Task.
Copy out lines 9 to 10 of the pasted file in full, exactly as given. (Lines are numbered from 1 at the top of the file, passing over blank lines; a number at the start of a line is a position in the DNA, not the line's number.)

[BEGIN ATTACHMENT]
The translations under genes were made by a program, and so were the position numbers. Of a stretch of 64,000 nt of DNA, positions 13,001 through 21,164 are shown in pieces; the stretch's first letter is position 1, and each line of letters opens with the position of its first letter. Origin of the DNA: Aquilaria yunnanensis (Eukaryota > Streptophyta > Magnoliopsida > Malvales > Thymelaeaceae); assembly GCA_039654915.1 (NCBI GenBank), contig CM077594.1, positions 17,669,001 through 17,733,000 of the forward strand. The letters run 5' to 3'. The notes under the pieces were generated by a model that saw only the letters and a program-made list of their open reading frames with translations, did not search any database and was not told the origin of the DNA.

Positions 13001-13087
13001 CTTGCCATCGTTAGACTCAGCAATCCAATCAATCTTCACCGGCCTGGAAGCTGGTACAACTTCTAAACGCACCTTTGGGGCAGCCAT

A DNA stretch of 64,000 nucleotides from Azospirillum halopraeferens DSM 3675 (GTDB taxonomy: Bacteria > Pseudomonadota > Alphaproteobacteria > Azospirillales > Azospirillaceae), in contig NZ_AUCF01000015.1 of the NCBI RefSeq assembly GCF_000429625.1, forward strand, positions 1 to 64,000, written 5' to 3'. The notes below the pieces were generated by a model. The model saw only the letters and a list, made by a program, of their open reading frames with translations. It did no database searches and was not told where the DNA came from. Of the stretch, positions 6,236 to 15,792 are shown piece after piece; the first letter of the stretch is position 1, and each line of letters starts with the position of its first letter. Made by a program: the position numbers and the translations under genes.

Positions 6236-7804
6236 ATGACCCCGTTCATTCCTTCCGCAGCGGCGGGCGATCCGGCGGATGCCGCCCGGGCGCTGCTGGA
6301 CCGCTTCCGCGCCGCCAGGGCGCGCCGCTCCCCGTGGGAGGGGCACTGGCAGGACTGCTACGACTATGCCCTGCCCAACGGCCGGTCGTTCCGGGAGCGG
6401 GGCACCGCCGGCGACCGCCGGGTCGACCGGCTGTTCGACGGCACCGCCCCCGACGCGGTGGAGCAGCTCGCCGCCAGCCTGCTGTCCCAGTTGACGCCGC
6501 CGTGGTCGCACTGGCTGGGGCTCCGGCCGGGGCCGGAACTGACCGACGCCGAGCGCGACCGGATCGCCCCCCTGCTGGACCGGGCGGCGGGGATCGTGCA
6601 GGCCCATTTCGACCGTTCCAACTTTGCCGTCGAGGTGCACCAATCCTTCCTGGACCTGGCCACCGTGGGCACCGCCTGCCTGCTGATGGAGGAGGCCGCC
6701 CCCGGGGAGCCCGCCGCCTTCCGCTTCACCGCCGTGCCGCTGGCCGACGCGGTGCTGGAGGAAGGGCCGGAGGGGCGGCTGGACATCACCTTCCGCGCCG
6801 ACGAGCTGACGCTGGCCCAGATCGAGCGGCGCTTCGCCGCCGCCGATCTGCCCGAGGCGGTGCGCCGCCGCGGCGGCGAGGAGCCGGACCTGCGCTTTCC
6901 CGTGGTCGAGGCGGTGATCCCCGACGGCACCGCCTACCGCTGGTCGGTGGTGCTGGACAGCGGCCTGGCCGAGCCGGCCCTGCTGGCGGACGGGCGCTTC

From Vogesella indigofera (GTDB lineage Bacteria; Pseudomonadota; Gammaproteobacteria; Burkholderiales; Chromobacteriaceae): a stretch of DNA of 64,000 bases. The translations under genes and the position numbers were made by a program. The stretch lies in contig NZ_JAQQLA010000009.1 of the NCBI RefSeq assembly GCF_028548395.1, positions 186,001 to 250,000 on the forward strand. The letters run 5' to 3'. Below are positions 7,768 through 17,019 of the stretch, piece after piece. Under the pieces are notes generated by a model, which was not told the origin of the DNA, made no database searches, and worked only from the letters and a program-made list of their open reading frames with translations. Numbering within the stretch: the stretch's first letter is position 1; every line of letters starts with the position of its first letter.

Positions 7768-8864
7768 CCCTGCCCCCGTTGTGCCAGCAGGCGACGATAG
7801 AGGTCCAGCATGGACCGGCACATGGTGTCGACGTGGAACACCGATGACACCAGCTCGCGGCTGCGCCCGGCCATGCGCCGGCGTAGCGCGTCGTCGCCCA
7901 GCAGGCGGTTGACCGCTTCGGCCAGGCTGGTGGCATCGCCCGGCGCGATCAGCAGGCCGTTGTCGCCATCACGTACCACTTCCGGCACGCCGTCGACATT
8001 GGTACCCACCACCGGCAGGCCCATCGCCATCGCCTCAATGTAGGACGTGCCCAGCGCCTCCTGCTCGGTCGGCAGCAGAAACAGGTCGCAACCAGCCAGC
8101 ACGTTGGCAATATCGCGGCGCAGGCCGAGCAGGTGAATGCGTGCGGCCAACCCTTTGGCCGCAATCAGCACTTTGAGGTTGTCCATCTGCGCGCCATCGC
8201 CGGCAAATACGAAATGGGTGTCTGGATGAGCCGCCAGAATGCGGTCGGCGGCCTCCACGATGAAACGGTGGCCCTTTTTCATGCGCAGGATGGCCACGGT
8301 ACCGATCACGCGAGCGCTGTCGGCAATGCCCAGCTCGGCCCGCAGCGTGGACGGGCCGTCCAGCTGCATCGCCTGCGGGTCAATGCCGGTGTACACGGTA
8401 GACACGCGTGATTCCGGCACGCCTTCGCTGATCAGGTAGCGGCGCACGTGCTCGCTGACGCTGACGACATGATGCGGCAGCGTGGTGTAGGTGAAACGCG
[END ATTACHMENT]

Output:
6501 CGTGGTCGCACTGGCTGGGGCTCCGGCCGGGGCCGGAACTGACCGACGCCGAGCGCGACCGGATCGCCCCCCTGCTGGACCGGGCGGCGGGGATCGTGCA
6601 GGCCCATTTCGACCGTTCCAACTTTGCCGTCGAGGTGCACCAATCCTTCCTGGACCTGGCCACCGTGGGCACCGCCTGCCTGCTGATGGAGGAGGCCGCC